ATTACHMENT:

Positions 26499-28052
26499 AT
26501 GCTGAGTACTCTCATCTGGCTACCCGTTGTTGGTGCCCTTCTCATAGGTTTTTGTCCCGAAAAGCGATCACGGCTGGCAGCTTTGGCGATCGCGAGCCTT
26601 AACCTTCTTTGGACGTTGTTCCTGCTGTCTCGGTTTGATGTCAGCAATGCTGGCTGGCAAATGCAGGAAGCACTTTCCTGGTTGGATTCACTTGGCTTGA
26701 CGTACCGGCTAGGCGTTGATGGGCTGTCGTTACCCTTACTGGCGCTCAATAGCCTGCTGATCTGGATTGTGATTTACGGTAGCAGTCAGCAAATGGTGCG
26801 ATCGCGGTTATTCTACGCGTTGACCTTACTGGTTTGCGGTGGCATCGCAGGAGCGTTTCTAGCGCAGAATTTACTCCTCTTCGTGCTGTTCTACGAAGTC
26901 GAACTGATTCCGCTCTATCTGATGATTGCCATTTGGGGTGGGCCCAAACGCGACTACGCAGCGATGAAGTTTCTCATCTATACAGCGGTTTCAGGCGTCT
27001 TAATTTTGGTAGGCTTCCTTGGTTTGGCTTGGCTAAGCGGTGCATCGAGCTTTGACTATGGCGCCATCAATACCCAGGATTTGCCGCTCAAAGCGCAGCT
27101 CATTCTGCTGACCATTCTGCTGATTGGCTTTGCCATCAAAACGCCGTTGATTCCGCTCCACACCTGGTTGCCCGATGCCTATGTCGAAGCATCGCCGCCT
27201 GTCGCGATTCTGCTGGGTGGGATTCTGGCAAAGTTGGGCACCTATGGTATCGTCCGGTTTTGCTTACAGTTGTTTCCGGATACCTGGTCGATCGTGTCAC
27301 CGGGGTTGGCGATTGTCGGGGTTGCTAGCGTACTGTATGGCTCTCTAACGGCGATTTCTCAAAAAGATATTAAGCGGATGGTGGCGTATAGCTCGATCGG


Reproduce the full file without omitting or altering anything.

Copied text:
Positions 26499-28052
26499 AT
26501 GCTGAGTACTCTCATCTGGCTACCCGTTGTTGGTGCCCTTCTCATAGGTTTTTGTCCCGAAAAGCGATCACGGCTGGCAGCTTTGGCGATCGCGAGCCTT
26601 AACCTTCTTTGGACGTTGTTCCTGCTGTCTCGGTTTGATGTCAGCAATGCTGGCTGGCAAATGCAGGAAGCACTTTCCTGGTTGGATTCACTTGGCTTGA
26701 CGTACCGGCTAGGCGTTGATGGGCTGTCGTTACCCTTACTGGCGCTCAATAGCCTGCTGATCTGGATTGTGATTTACGGTAGCAGTCAGCAAATGGTGCG
26801 ATCGCGGTTATTCTACGCGTTGACCTTACTGGTTTGCGGTGGCATCGCAGGAGCGTTTCTAGCGCAGAATTTACTCCTCTTCGTGCTGTTCTACGAAGTC
26901 GAACTGATTCCGCTCTATCTGATGATTGCCATTTGGGGTGGGCCCAAACGCGACTACGCAGCGATGAAGTTTCTCATCTATACAGCGGTTTCAGGCGTCT
27001 TAATTTTGGTAGGCTTCCTTGGTTTGGCTTGGCTAAGCGGTGCATCGAGCTTTGACTATGGCGCCATCAATACCCAGGATTTGCCGCTCAAAGCGCAGCT
27101 CATTCTGCTGACCATTCTGCTGATTGGCTTTGCCATCAAAACGCCGTTGATTCCGCTCCACACCTGGTTGCCCGATGCCTATGTCGAAGCATCGCCGCCT
27201 GTCGCGATTCTGCTGGGTGGGATTCTGGCAAAGTTGGGCACCTATGGTATCGTCCGGTTTTGCTTACAGTTGTTTCCGGATACCTGGTCGATCGTGTCAC
27301 CGGGGTTGGCGATTGTCGGGGTTGCTAGCGTACTGTATGGCTCTCTAACGGCGATTTCTCAAAAAGATATTAAGCGGATGGTGGCGTATAGCTCGATCGG